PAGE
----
There is more than a World Series championship at stake for Texas Rangers pitcher Matt Bush who has had to battle his demons and cling to God just to step onto the mound each day.
Bush, 30, is an alcoholic who was sentenced to four years in prison after a 2012 hit and run accident that occurred while he was under the influence and nearly killed a senior citizen. After serving 39 months of that prison sentence, the pitcher was given a shot on the Rangers team last month.
Now, he is vowing to keep his focus on staying sober by regularly attending his 12-step meetings and leaning on God.
"It's no fun living in that sorrow, that spiralling downfall. In the past, I wanted to do everything on my own, and it always failed that way," Bush said in an interview with USA Today. "This time, I leaned on God for the help and support, allowing the (Rangers) organization to help me, give me guidance and structure."
The pitcher, who attends chapel service with his teammates, admitted that he had some demons to battle.
"I've always had the talent, and have always loved this game but I had demons that have held me back. Now, I've got another chance," he said. "I'm not the same person I was. I don't ever want to be that person again."
Roy Silver, the Rangers' special assistant of player development, has helped Bush adjust to other changes in his life to keep him accountable. When Bush is home, he lives with his father, and when he's on the road, he shares a hotel room with Silver.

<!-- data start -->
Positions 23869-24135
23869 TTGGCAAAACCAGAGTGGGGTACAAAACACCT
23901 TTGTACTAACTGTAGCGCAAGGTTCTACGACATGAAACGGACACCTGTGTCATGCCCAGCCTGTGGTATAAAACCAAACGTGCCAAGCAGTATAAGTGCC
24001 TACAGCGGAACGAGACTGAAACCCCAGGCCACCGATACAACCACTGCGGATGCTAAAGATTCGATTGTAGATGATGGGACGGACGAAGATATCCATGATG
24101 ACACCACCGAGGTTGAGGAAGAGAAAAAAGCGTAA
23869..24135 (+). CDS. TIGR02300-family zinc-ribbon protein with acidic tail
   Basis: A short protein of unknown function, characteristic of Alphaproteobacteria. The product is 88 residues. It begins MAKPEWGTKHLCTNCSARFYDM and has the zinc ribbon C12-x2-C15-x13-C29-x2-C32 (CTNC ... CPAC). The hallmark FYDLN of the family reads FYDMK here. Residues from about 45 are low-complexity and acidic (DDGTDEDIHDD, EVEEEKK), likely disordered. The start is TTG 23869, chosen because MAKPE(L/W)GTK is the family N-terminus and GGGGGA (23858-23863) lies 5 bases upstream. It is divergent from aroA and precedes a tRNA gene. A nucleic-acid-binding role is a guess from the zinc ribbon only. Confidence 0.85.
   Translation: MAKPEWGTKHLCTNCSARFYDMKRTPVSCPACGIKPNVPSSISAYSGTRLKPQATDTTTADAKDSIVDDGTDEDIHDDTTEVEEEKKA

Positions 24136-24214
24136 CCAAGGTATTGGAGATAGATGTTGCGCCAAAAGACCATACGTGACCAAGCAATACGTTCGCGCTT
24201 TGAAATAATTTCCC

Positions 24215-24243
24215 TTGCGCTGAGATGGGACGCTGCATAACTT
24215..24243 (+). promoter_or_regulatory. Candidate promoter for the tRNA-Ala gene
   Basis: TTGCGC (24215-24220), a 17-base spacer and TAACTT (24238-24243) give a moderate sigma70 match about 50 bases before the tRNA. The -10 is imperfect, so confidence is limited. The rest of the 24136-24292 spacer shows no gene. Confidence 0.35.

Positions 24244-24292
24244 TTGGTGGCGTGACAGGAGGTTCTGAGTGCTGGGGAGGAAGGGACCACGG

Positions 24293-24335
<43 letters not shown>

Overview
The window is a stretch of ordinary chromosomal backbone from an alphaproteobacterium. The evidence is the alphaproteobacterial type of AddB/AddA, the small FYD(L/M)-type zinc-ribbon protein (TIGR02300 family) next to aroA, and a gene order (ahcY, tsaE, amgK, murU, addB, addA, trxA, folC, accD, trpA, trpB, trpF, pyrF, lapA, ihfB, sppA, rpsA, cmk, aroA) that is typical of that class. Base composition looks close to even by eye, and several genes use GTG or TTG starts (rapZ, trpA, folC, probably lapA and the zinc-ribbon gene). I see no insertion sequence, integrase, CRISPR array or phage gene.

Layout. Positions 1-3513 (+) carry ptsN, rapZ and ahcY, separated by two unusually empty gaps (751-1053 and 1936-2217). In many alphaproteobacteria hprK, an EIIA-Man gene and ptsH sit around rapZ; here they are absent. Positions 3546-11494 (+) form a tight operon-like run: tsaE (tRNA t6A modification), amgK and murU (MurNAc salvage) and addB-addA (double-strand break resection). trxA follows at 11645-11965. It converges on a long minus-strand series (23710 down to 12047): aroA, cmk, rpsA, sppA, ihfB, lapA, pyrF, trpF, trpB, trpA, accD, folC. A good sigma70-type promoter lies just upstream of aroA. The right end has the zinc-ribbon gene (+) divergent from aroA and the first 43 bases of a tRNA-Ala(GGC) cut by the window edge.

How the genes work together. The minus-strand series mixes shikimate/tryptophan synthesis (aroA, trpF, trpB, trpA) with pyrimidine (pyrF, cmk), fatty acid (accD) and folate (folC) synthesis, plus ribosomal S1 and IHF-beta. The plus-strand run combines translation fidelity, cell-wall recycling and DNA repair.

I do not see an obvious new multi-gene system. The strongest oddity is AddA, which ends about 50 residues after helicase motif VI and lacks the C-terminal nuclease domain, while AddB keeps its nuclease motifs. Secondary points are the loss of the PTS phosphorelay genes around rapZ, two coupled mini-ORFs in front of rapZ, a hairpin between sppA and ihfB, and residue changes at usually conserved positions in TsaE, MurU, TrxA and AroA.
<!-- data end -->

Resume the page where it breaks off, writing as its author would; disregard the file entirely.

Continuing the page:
While Silver recognizes the risk involved in Bush going straight from prison to the major leagues, he is also leaning on faith for guidence in Bush's situation.
"There are no guarantees. We are not naive, something could happen," Silver told ESPN in an interview back in April. "This is life. But you hope and you pray and you pray and you hope, and you choose to have faith and believe.
Years after bouncing around from the Padres, to the Toronto Blue Jays and the Tampa Bay Rays because of his alcohol issues, Bush is grateful to be given another chance to play baseball.
"I'm sober. I like myself now. Really, it's the happiest I've ever been in my life,'' he said. "I know I hurt a lot of people over the years. Now, I want to make them proud, and being here on a first-place team like this, it's like a dream."